Jesse Jackson’s Help Sought in Effort to Extradite Brunner from Syria
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Jesse Jackson’s Help Sought in Effort to Extradite Brunner from Syria

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Nazi hunter Beate Klarsfeld has asked the Rev. Jesse Jackson to intervene in the case of wanted Nazi war criminal Alois Brunner, who has been living safely in Damascus for about 30 years.

Last week, Klarsfeld spoke to people in the Washington office of the Democratic presidential aspirant, asking if Jackson, who has good relations with Syrian President Hafez Assad, would help with multinational efforts to have Brunner extradited from Syria so that he could stand trial on war crimes charges.

Klarsfeld told the Jewish Telegraphic Agency Sunday that she sent Jackson documents chronicling Brunner’s wartime history and efforts by several nations to bring him to justice for his crimes. She said she was told by two members of Jackson’s staff that a letter from Jackson to Assad would be ready on Monday.

Jackson went to Damascus in 1984, during his first bid for the Democratic presidential nomination, and was successful in obtaining the release of U.S. Navy flier Robert Goodman, whose plane had been shot down and captured by Syrian troops in Lebanon during an American reconnaissance flight. Since that time, Jackson has maintained good relations with Damascus.

The Damascus government has repeatedly maintained that Brunner is not in Syria. On Friday morning, Klarsfeld demonstrated here in front of the Syrian Mission to the United Nations for Brunner’s extradition.

Although the mission would not open its doors to her, she pursued her effort that afternoon, after appearing at a news conference following the announcement that thousands of war crimes files stored at the U.N. archives would be opened to governments, scholars and journalists.


Later at the General Assembly, Klarsfeld confronted a Syrian press attache who “had no choice” but to take the Brunner file she handed him. She said he was “surprised to find someone in front of him.” Klarsfeld told him, “You have to transmit this to your government.”

For five years, Klarsfeld has been championing a campaign with her Jewish husband, Paris lawyer Serge Klarsfeld, for Brunner’s extradition from Syria to West Germany. Now, the intensity of their crusade has picked up a certain momentum, abetted by statements made very recently by Brunner himself.

Last Sunday, an interview with Brunner was published in the Chicago Sun-Times in which the unrepentant Nazi said in a telephone conversation from Damascus that he continued to believe in the killings of Jews. “All of them deserved to die, because they were the devil’s agents and human garbage. I have no regrets and would do it again,” he was quoted as saying.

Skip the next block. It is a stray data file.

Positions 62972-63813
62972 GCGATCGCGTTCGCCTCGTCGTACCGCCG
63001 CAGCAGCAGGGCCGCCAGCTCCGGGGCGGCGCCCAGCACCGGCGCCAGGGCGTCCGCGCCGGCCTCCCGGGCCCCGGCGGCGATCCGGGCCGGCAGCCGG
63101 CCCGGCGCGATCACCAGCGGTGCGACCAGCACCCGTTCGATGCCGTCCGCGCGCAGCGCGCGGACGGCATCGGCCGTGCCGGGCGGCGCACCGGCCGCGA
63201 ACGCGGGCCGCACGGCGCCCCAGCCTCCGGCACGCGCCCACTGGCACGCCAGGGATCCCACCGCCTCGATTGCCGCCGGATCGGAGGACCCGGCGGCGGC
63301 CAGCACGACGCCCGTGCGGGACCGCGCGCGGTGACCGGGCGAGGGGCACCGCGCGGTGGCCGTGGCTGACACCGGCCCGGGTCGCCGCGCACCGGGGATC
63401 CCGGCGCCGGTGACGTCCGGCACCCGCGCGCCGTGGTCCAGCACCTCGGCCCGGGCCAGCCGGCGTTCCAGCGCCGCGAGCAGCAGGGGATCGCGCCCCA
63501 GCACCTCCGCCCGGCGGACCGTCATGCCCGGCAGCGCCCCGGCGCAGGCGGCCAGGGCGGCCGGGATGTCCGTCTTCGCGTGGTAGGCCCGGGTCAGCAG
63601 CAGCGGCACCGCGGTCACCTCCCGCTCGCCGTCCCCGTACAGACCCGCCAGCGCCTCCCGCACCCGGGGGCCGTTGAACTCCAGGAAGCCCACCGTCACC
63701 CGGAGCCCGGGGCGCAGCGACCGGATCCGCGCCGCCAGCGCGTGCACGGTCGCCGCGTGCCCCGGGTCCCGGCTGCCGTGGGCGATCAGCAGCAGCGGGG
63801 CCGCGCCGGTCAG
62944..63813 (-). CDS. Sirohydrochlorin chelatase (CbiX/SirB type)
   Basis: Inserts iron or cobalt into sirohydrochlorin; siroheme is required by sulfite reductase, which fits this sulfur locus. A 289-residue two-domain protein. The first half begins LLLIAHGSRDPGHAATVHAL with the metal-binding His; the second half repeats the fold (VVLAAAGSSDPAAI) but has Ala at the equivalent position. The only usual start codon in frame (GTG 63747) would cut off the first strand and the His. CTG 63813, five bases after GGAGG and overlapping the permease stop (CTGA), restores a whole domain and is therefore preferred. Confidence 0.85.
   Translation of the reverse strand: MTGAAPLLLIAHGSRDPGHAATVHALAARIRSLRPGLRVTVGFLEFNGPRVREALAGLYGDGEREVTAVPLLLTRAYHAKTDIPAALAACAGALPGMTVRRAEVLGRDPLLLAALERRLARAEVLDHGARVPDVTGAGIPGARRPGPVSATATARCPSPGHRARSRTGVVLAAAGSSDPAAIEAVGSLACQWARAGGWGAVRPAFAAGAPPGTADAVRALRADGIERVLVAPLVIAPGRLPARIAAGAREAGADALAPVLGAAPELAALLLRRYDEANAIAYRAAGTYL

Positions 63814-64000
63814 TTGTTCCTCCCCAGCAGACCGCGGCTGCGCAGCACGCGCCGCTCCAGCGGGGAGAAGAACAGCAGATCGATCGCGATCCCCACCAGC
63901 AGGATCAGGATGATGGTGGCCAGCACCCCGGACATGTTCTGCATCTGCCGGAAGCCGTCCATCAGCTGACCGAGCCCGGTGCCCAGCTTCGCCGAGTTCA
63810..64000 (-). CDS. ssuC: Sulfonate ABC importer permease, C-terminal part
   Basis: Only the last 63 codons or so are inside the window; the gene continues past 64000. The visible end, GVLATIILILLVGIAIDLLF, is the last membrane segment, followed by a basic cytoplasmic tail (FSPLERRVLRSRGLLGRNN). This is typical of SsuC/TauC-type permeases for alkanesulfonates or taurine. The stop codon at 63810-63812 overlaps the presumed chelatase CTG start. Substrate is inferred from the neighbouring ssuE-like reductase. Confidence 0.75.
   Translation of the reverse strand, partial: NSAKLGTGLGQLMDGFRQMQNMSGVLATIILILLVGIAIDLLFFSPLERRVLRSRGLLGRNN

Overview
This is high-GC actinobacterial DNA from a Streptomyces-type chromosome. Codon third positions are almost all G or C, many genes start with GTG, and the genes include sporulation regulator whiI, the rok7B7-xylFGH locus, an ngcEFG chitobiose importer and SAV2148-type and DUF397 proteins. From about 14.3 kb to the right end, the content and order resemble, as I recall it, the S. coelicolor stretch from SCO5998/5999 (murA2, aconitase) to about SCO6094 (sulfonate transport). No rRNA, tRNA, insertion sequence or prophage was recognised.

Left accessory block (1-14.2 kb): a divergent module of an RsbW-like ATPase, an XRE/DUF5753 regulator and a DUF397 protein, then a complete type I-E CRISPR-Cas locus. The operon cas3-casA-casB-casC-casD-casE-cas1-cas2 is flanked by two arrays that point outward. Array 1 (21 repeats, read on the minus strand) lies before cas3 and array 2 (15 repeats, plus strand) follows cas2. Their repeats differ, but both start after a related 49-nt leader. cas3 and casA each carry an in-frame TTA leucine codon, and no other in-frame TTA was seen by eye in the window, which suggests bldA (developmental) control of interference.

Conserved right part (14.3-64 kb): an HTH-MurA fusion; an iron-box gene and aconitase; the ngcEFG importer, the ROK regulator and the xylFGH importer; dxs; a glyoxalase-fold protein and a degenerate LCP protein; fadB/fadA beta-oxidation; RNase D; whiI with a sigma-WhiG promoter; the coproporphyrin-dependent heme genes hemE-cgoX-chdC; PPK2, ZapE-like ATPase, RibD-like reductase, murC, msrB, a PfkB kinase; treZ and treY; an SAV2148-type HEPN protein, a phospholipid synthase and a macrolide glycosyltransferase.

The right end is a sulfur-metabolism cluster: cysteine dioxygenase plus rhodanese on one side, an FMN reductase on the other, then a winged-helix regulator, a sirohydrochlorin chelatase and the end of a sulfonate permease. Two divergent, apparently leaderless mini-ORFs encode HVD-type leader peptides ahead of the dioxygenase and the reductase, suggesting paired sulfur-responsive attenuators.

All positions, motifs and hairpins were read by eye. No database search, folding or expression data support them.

Brunner had made a similar statement about two years ago in an interview with a purported friend which appeared in the German weekly Die Bunte, and which included a photograph of Brunner in Damascus, disproving the Syrians’ claim that Brunner is not in their country.

Brunner joined the clandestine Nazi Party in 1931. He attended the police school in Gratz, Austria, from 1932-33. He belonged to the Austrian Legion from September 1933-38, and joined the SS in 1938.


In 1938, Brunner became Adolf Eichmann’s right-hand man in the SS, working at the Central Office for Jewish Emigration in Vienna. When Eichmann left, Brunner was placed in charge.

He allegedly deported Jews from Vienna and Berlin; 46,000 Jews from Salonika, Greece; and more than 24,000 Jews from France from 1943-44, when he was in charge of the Drancy internment camp. Brunner is accused of deporting 24,000 Jews from Nice in June 1944. Among them was Serge Klarsfeld’s father, Arno. In July 1944, Brunner is said to have ordered the deportation of more than 300 children who had been in Jewish children’s homes in the outskirts of Paris. Klarsfeld said that when one Jewish leader appealed for the children’s lives, Brunner, said “No, they will be the future terrorists.”

Having finished with France, Brunner went to serve in Slovakia, where he allegedly deported 13,500 Jews. Altogether, says Klarsfeld, “he is accused of having personally engaged in the deportation of over 100,000 Jews, certainly worse than Klaus Barbie, who only killed and deported Jews in France.”

Brunner was sentenced to death in absentia in France in 1954 for the crimes he committed there, but the French issued no extradition request.

The first extradition request for Brunner was made by his native Austria in 1961.


In June 1982, Serge Klarsfeld went to Damascus to personally try to locate Brunner, but he was expelled from the country. Beate Klarsfeld tried this again in March of this year, and was likewise placed under police arrest at the airport and expelled.

Serge went to the prosecutor in Cologne following his expulsion from Damascus. In December 1984, the West German foreign affairs ministry issued a warrant for Brunner’s extradition.

In February 1986, the prosecutor general in Frankfurt, Walter Griebel, said that Syria had refused another extradition request by West Germany, and that Syrian authorities had refused to confirm published reports that Brunner was interviewed in Damascus with their approval.

Beate Klarsfeld said that even the East German Foreign Affairs Ministry has placed Brunner on its “Watch List,” as has Interpol in Paris.

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